Very Long Baseline Interferometry (VLBI)

Very Long Baseline Interferometry (VLBI) is a microwave-based space geodetic technique that measures the difference in arrival times of signals from a radio source by cross correlation. Most commonly, the observed radio sources are extragalactic objects billions of light years away but beacons from satellites are also used.

VLBI plays a unique role in the practical realization and maintenance of the International Celestial Reference Frame (ICRF) and contributes significantly to the International Terrestrial Reference Frame (ITRF), in particular to its scale determination. VLBI observations and analysis are thus critical for the realization of global references frames whose importance was highlighted and emphasized by a United Nations General Assembly Resolution on 26 February 2015.

It is the only technique that provides the full set of Earth orientation parameters, which are indispensable for positioning and navigation on Earth and in space and give valuable information about interactions within the Earth system. In particular, direct measurements of nutation parameters and of the Earth rotation angle (UT1-UTC) are uniquely provided by VLBI. Furthermore, several other geodynamic, atmospheric, and astronomical parameters can be derived from the long history of VLBI measurements starting in the late 1970ies. In 1999, the International Association of Geodesy (IAG) accepted the International VLBI Service for Geodesy and Astrometry (IVS) as an official IAG Service, and since then, the coordination of world-wide VLBI observation and analysis has improved significantly, leading to valuable results for the whole scientific community.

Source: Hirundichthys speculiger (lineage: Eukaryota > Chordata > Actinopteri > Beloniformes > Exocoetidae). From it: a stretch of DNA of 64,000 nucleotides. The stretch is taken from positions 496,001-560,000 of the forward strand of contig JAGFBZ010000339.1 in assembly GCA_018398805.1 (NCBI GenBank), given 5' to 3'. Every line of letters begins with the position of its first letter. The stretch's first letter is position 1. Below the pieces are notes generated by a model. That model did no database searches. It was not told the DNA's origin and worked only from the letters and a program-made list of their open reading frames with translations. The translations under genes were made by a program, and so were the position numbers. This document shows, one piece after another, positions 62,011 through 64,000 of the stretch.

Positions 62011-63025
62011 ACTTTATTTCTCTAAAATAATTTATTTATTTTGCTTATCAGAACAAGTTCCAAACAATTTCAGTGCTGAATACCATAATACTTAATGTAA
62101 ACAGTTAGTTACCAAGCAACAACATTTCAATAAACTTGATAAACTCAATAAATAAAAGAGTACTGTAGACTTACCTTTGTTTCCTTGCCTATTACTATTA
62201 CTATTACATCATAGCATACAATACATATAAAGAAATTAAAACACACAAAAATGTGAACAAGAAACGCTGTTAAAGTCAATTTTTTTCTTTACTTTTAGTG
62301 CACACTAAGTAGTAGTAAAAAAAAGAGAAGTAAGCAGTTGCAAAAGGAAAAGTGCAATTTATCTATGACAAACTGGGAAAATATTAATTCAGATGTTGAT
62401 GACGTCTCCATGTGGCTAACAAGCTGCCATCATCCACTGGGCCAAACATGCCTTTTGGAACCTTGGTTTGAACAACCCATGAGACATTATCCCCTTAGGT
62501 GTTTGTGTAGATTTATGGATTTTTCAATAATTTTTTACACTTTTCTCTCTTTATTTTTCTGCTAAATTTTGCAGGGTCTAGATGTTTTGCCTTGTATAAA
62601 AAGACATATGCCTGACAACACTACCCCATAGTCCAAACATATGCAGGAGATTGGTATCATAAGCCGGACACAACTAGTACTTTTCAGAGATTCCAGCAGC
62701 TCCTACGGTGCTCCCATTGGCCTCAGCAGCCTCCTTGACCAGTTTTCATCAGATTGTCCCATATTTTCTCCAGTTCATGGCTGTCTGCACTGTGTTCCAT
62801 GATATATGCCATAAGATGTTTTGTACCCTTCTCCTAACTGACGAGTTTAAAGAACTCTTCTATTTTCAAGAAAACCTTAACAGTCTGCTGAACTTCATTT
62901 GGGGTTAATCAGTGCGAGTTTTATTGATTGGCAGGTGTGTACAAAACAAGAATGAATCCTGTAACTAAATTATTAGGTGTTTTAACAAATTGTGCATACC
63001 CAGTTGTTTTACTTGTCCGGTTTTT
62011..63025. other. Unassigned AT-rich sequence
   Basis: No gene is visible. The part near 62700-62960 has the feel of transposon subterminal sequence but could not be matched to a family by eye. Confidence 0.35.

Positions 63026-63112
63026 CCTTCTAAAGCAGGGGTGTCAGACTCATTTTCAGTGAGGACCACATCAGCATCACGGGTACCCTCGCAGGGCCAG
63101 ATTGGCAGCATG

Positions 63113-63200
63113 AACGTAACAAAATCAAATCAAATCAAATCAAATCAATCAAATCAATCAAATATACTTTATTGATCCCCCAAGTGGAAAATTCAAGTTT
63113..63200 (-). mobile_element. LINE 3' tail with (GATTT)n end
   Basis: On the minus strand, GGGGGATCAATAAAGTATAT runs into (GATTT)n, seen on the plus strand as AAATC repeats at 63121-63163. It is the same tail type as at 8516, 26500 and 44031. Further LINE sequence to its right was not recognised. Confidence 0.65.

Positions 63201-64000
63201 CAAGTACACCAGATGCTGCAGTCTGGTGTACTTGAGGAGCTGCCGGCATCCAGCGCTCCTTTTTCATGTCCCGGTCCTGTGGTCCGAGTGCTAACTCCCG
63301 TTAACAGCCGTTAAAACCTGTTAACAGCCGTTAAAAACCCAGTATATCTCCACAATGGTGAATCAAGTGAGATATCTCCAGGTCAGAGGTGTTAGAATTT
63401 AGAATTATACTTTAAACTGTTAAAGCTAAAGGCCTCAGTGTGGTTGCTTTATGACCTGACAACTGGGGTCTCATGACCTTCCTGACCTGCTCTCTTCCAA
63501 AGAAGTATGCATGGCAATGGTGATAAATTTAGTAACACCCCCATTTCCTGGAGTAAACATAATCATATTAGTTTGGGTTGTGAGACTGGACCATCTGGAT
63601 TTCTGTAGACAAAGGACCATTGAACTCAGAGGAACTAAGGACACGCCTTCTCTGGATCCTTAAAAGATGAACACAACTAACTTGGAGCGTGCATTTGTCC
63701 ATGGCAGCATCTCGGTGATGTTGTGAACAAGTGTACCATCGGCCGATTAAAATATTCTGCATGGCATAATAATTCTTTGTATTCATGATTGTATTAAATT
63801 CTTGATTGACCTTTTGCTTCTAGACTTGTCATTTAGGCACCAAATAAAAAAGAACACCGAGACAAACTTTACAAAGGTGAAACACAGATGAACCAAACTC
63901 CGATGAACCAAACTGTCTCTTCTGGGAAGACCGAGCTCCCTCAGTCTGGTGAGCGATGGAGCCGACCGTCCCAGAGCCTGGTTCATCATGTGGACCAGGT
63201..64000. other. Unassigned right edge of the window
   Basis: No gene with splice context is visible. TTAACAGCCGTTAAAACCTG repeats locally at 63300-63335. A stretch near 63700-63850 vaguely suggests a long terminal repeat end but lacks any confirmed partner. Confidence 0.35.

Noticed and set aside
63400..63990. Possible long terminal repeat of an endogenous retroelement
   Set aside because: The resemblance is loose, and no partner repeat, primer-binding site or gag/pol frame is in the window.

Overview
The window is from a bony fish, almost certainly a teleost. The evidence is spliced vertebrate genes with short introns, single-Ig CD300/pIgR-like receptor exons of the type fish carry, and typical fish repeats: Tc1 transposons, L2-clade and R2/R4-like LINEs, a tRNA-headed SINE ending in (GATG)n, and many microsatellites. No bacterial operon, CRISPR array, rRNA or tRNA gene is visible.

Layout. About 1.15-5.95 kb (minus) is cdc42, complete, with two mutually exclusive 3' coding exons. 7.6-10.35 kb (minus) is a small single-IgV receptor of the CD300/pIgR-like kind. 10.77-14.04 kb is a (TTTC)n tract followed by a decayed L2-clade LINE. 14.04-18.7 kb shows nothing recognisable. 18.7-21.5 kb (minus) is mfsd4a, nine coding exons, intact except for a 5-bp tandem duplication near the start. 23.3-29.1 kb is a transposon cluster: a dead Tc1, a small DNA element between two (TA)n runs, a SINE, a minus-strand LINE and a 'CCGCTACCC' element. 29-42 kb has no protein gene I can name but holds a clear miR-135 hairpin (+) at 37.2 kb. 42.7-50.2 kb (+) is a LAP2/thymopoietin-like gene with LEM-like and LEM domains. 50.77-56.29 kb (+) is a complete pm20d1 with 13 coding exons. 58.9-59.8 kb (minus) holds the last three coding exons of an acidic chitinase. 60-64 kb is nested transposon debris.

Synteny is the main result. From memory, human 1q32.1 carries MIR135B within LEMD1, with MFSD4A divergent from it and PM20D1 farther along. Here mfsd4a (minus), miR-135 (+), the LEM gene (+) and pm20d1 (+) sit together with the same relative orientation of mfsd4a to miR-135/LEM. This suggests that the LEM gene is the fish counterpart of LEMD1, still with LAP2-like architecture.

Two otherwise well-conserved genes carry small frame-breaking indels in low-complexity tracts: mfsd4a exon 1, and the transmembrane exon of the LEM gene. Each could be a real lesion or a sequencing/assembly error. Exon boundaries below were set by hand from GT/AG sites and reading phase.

At TU Wien, we are involved in scheduling, correlation and analysis of VLBI observations. Specifically, we are using modules of the Vienna VLBI and Satellite Software (VieVS) for scheduling and analysis and the Vienna Scientific Cluster for correlation.